StageQ, Madison’s LGBT theater troupe, will undertake Shakespeare for the first time this month with a “gender-queer” production of the Bard’s comedy “Much Ado About Nothing.” The production, which opens the group’s 2013–14 season, will put less emphasis on the comedy and more on the romance of the story, according to new artistic director Audrey Lauren Wax.
Wax says StageQ’s contemporary retelling of the story will be nothing like Shakespeare fans have ever seen.
“For me, it was important to set the play in current times for today’s audience,” says Wax, a Rockford, Ill., native who teaches theater arts at Madison’s Edgewood College. “It needed to be fresh, sexy, sophisticated and clever – and we have just that!”
StageQ’s “Much Ado” is drawn from an adaptation by Peter Reynolds, co-founder and artistic director of Mauckingbird Theatre Co., Philadelphia’s LGBT troupe. Reynolds set the play in a contemporary West Hollywood nightclub and gave it a gender-bending treatment to capitalize on its human themes without regard to stereotypical male-female roles.
In StageQ’s version, soldiers returning from Afghanistan stay at the nightclub owned by Madame Leonato (Peggy Rosin). The narrative follows the growing relationship between Benedick (Braden Larson), a U.S. Army serviceman, and Beatrice (Craig Schlagel), a drag performer at the club. As their love blooms, so does the love between Leonato’s daughter Hero (Andrea Kleiner) and Claudio (Sarah Listuq), a female soldier.
“Our actors and designers are pulling out all the stops in order to show our Madison community that we have what it takes to compete with the other companies who produce Shakespeare within their rotations,” Wax promises.
The classical elements of Shakespeare’s works are in keeping with StageQ’s mission and purpose. “The vision for StageQ is that of a community theater company that creates exhilarating, entertaining, challenging queer theater, building community and encouraging positive social change in the process,” Wax says. “We envision a company in which all of us are valued and respected, and in which the rich tapestry of our histories and communities is apparent.”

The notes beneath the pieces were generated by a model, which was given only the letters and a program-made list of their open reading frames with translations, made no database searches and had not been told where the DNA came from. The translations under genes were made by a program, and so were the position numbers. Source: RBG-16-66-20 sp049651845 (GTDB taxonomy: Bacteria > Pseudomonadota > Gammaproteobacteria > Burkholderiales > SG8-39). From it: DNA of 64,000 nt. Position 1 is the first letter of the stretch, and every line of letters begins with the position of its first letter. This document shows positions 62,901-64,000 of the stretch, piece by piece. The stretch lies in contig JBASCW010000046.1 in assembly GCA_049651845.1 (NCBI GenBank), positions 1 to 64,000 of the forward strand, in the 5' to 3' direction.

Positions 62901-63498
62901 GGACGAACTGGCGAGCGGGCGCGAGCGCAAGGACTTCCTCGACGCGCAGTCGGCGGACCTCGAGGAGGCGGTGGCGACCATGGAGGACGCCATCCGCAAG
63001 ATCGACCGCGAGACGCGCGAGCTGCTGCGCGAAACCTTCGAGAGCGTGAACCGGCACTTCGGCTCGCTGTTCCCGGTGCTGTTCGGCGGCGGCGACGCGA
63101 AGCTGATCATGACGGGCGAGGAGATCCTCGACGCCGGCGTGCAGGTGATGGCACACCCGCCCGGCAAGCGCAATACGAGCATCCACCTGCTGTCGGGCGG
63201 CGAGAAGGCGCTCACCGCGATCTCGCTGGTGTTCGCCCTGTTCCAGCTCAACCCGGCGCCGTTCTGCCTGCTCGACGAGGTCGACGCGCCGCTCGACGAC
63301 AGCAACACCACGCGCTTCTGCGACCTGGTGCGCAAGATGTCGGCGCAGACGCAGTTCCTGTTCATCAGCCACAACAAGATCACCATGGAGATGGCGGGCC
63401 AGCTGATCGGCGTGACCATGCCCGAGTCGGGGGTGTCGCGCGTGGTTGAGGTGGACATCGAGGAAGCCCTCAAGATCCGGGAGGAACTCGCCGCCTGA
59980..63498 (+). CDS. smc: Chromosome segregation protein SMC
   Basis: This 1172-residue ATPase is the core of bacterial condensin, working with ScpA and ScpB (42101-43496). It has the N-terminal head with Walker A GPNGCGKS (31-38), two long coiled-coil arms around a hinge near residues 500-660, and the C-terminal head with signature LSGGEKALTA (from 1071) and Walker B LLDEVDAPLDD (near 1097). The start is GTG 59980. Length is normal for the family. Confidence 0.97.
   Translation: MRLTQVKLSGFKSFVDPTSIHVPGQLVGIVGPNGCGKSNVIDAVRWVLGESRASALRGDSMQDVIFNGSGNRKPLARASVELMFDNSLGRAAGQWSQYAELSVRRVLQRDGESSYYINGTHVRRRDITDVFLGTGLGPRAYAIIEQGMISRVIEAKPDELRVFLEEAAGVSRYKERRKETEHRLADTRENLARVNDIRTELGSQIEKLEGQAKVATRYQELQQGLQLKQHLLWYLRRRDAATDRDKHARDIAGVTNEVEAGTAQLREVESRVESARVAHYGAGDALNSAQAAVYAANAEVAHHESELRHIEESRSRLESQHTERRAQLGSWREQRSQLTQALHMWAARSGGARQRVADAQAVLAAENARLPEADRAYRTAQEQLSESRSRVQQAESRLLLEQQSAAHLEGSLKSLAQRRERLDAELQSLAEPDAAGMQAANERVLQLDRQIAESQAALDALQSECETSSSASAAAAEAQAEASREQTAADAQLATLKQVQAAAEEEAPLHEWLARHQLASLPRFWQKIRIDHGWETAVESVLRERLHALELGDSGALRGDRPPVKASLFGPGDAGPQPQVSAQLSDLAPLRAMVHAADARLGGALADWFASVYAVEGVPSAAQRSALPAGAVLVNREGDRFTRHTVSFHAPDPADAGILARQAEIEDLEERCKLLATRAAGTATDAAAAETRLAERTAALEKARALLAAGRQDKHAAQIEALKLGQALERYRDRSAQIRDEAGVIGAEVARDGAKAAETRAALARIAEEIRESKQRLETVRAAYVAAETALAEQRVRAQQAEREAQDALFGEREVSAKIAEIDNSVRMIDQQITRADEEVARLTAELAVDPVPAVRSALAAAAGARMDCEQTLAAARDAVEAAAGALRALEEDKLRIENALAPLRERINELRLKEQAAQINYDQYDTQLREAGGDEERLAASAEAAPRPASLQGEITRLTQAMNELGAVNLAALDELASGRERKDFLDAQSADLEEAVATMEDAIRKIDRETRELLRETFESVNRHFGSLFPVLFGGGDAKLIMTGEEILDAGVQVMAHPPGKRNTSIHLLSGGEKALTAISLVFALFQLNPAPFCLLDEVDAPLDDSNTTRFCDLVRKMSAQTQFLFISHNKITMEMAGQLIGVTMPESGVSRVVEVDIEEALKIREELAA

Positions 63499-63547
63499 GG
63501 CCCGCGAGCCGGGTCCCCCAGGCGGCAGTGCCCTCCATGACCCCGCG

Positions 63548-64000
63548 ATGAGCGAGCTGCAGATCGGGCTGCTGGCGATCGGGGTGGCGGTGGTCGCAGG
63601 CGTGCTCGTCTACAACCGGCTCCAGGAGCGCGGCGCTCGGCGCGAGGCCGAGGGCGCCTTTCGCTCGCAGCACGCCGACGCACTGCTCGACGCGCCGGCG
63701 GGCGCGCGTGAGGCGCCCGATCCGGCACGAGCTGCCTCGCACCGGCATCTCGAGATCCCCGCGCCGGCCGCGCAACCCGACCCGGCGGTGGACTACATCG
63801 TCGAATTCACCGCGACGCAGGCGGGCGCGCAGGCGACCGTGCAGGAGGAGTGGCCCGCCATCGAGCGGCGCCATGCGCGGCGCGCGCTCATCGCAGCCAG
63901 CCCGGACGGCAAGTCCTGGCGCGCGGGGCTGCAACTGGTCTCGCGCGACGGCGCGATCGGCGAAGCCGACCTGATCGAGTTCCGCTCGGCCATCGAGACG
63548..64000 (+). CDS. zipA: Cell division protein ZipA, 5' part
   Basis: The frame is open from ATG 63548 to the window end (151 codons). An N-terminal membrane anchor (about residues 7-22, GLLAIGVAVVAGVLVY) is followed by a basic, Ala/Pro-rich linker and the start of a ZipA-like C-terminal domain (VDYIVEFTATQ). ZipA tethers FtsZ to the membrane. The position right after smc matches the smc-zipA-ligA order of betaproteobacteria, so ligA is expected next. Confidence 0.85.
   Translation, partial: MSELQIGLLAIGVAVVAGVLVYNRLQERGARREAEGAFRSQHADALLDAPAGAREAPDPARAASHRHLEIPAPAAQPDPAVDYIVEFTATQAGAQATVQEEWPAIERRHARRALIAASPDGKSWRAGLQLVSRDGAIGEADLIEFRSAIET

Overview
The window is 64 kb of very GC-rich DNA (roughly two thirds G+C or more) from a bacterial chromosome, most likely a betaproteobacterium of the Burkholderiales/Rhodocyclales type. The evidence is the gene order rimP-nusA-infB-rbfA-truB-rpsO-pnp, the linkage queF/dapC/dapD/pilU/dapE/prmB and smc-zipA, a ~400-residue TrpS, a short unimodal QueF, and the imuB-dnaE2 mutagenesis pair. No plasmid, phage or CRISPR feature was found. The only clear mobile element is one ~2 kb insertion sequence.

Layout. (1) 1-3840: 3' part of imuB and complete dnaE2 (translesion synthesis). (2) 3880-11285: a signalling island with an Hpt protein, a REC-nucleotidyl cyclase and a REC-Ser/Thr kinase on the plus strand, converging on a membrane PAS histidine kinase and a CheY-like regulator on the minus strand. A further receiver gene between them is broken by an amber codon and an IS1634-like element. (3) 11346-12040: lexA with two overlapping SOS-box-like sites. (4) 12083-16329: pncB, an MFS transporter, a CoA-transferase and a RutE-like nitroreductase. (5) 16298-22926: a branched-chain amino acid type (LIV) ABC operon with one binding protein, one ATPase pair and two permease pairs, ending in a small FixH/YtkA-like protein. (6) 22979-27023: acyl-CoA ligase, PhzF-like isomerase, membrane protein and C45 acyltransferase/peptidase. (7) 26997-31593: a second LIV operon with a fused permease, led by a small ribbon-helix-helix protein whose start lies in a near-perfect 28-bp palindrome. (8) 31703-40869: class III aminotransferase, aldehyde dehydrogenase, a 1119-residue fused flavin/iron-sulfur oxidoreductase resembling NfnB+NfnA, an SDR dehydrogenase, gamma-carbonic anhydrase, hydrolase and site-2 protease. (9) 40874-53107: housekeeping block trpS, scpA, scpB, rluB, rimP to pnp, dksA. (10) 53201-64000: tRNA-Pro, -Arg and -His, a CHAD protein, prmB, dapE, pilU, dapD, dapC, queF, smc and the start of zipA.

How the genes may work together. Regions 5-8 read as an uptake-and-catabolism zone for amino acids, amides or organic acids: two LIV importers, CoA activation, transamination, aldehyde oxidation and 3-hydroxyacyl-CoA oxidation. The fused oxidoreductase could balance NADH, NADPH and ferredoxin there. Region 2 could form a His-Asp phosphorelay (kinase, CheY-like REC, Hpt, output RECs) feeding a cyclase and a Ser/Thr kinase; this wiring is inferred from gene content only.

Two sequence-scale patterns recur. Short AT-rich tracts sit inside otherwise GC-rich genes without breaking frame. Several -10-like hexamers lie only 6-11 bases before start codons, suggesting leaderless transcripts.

Last summer, Wax co-wrote and directed Broom Street Theater’s production “Conceal & Carry: Queers Exposed.” She’s also worked with feminist playwright Eve Ensler on such productions as “The Good Body” and “The Vagina Monologues.”
StageQ’s “Much Ado” will help take Madison’s LGBT theater scene to the next level, she says.
“Is this a traditional approach to Shakespeare?” Wax asks. “No, and that’s the thrilling part of it all.”
“Much Ado About Nothing” launches a season of four productions, including:
“Scrooge in Rouge,” the raucous retelling of Dickens’ immortal Christmas tale in which we learn that “Ebenezer” rhymes with “geezer,” “teaser” and “squeeze ‘er,” Dec. 6–21.
“5 Lesbians Eating a Quiche” chronicles the annual breakfast of the Susan B. Anthony Society for the Sisters of Gertrude Stein in 1956, when the communists come to town, March 28–April 12.
“Queer Shorts” brings talented actors, playwrights and directors together for an annual evening of short plays. Dates to be announced.
For more, visit www.stageq.com.